It’s only been 2 months and I can safely say I’ve learned a mountain of career important lessons while interning as a developer with BKLYN. I was a recent graduate of Flatiron School’s Web Immersive Program, where the fundamentals of efficient and progressive coding were my daily routine. The experience definitely brought me up to speed and pointed me the direction of the new ecosystem I’d be exploring. However, with all that preparation you’re still not quite sure what you’re getting into until you start working for an employer. The adjustment period is humbling as it is frightening, but also incredibly vital. It’s in those moments that I picked up on some tips and habits to work by.
Communication is everything! During bootcamp I was able to work within my own little bubble. I only ever had to communicate with a small group or a teacher. We were given all the necessary information on an assignment and let loose. In my very first week at BKLYN it became clear that approach wasn’t feasible in the work setting. I may not be aware of all the moving parts of a given project or all the details when a project is passed off to me. I had to break out of my shell and take the initiative. To reach out to the designer, ask questions about features, get clarification from others, or to keep my team informed of my progress. Sometimes it can be tedious, but it really helped me stay focused and built a rapport with my team. It also made me feel like I was an asset to the team when included in Stand-Up meetings or discussions.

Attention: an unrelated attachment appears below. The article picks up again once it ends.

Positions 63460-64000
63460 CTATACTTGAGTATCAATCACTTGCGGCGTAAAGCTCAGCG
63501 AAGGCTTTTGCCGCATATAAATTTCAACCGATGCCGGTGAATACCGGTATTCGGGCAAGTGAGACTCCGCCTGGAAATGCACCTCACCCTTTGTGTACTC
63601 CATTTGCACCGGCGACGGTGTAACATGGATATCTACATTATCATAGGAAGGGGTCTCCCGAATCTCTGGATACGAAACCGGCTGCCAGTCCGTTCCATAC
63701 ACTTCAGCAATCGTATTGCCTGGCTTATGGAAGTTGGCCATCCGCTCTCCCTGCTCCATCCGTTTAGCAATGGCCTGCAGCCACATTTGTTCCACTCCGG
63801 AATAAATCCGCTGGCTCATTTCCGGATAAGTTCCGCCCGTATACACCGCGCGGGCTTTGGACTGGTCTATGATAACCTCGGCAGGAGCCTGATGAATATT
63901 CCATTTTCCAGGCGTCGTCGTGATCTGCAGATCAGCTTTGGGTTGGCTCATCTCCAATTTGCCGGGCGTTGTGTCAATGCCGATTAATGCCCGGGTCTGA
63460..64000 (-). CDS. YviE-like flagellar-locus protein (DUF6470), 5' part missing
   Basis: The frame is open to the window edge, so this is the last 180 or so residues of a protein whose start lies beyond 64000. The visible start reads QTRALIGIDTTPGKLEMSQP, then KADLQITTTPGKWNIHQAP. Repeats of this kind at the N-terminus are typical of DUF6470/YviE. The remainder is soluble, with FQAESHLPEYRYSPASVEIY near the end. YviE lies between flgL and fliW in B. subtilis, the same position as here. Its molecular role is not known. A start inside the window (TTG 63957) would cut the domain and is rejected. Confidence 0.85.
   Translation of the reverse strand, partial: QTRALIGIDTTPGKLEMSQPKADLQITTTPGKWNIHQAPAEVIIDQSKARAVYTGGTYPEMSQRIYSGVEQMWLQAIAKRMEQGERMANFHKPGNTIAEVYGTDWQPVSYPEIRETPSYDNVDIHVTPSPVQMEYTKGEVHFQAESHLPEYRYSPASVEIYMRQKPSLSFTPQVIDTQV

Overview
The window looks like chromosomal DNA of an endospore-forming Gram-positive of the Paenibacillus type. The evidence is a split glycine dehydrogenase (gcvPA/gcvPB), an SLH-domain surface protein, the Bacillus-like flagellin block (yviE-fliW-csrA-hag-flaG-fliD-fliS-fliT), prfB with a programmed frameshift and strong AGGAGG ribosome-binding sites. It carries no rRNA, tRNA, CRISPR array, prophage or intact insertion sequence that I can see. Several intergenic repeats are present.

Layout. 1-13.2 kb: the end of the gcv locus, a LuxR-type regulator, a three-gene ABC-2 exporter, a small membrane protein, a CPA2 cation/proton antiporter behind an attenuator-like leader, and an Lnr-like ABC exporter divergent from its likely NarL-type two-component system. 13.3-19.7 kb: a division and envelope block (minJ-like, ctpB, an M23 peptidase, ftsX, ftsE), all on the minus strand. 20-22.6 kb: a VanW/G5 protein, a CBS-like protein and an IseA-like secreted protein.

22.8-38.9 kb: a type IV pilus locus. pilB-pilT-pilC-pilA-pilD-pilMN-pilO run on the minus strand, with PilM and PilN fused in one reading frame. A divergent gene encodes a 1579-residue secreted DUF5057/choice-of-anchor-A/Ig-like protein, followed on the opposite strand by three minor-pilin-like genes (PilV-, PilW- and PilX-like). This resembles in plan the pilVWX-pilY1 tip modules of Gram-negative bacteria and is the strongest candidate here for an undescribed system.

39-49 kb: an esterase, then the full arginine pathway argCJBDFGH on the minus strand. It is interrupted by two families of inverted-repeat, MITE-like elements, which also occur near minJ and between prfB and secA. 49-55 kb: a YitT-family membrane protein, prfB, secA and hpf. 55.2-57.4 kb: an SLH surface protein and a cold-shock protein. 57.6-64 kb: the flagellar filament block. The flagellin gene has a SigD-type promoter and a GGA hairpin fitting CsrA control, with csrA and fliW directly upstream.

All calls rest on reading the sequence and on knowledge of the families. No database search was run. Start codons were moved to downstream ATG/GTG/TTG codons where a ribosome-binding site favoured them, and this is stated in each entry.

Time management is a tough concept to master. It was very tempting to lean on my school habits of perfecting every line code and its implementation. I was instructed by Malcolm at BKLYN to focus on getting my code to work first. The broad strokes first and then the finer details come second. Getting hung up on a single problem or minute element isn’t productive to the project or your own thought process. You can always come back to it, and chances are you’ll figure it out as a result of moving on. Weekly milestones complimented that method of thinking. Looking at an entire project at once is daunting. Breaking it up into things you’d like to get done by the end of the week is manageable.
Working with clients was an entirely new experience to me. Well okay, I haven’t worked with a client directly yet! But Gary and Malcolm have brought me into the fold and have allowed me to witness client interactions. It’s a delicate balance of presenting BKLYN’s capabilities and approach, with the needs of the client. It requires a level of agency that’ll take time to cultivate. It’s about building relationships and trust. That’s how I think BKLYN or any company structure can grow.
The most important lesson is that you don’t know everything. You simply don’t and that’s okay! My very first (and ongoing) project is mobile-centric. A platform I’ve never built for or had experience working with. Hitting the books, watching tutorials, or reading documentation is part of the field. I imagine in my time at BKLYN I’ll be exposed to other unfamiliar tech. I may no longer be a student, but I need to maintain that student mindset to want to keep learning. That is what makes developers an asset. That never-ending challenge is what drives me and makes me excited to be interning at BKLYN.